March 7, 2010

The Day the Falls Stood Still - Cathy Marie Buchanan

I have to admit that I was disappointed with this book. After reading Sailor Girl last week, a book that I would pick up in the evening to read a few pages before bed and then find myself an hour later, struggling to find a place to put it down; I found it very hard to get into this book.

I think that it was mainly the characters. Other than Tom, the "romantic lead", I found the characters (including the first-person narrator) to be very wooden and 2-dimensional. There also seemed to be no point to the book - after Tom spends his life fighting against the hydroelectric companies who are stealing water from the river to generate electricity, we are told at the end that Niagara Falls now only has between 25 and 50 percent of the original water flowing over. I guess that Tom lived and died in vain.

Was there anything that I liked about this book? I guess that I can say the historical aspect of it. The book is set between 1915 and 1923, and even though I was obviously never alive in that time period, this book made me feel that I was really there. I have read more books set in WW1 than WW2, and so that time period is very vivid in my mind. This book, describing the advent of electricity, and life in an increasingly urban setting, and ladies fashion (Bess, the narrator, is a dressmaker), sharpens my image of the period.

So a mixed review this time. Am I glad that I read this book? Yes. Will I read it again? Probably not. Will I recommend it to a friend? Again, probably not. I'm going to take a break from new books now, and re-read some old favourites this week!


´´Saray´´ said...

I enjoy stumbling upon negative reviews because it saves me money & time.
Books are unbelievably expensive in Spain (a novel by a well-known author between 16 and 24 euros, that´s roughly 22-30 Canadian dollars; the rest of things in this country are very cheap) so when I get it wrong arrgh... and I did just recently...twice! :(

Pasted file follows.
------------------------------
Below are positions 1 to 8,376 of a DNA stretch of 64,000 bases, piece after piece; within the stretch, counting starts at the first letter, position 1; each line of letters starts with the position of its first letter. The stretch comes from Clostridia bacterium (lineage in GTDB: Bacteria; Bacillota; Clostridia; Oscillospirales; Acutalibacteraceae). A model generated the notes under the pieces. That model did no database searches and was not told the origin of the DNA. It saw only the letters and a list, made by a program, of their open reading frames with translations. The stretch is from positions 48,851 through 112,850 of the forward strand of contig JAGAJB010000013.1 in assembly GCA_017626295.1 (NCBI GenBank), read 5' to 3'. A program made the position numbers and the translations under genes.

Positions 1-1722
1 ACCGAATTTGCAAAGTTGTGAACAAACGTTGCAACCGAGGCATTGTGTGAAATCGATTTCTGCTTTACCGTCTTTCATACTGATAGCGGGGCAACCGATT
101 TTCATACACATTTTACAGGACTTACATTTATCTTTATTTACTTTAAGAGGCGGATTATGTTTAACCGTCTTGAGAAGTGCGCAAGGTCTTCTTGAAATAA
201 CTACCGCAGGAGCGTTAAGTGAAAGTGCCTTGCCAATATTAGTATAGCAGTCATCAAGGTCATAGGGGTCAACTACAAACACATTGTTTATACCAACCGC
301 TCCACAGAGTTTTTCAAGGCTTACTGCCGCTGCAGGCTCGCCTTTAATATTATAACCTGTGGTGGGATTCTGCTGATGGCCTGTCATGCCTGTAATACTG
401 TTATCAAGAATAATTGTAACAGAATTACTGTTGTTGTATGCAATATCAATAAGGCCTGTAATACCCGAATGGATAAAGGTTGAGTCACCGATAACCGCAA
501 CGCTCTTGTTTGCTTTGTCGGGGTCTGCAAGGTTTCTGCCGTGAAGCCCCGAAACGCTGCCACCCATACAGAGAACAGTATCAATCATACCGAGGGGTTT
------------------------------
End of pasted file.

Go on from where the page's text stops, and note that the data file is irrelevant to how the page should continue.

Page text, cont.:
I am doing the Canadian Book Challenge organized by John and recently reviewed one on my blog which I love and recommend if you have not read it: No Great Mischief by Alistair MacLeod.
Greetings from Spain, Kate :)

Kate said...

Thanks for visiting Saray! I've not read No Great Mischief but enjoyed his collection of short stories Island.

I understand your problem about the lack of availability of books - I volunteered in Africa for 3 years where the closest bookstore was 2 plane rides away; and even if I could get there, books were ridiculously expensive. I depended on the ever-circulating pool of books in the ex-pat community as well as the book that my sister would put in the mail to me each month. I became much less discriminating in my reading - if it had words, preferably in English, I would read it! It is a luxury to be back in Canada and be able to read what I want to read, rather than what is available.

Connie said...

I have been going back and forth on this book, and I was glad to read your review, because everything else has been mostly positive. Still, I had this feeling that something in this novel wouldn't jibe--it's always nice to know I'm right! :-P

Thanks for your thoughtful, honest review. Great blog!

-Connie @

Kate said...

Connie - I know the feeling. When I first came across this book in the bookstore, I was going to give it a miss, but then I read so many positive reviews of it that I decided to go ahead and read it. Thanks for visiting!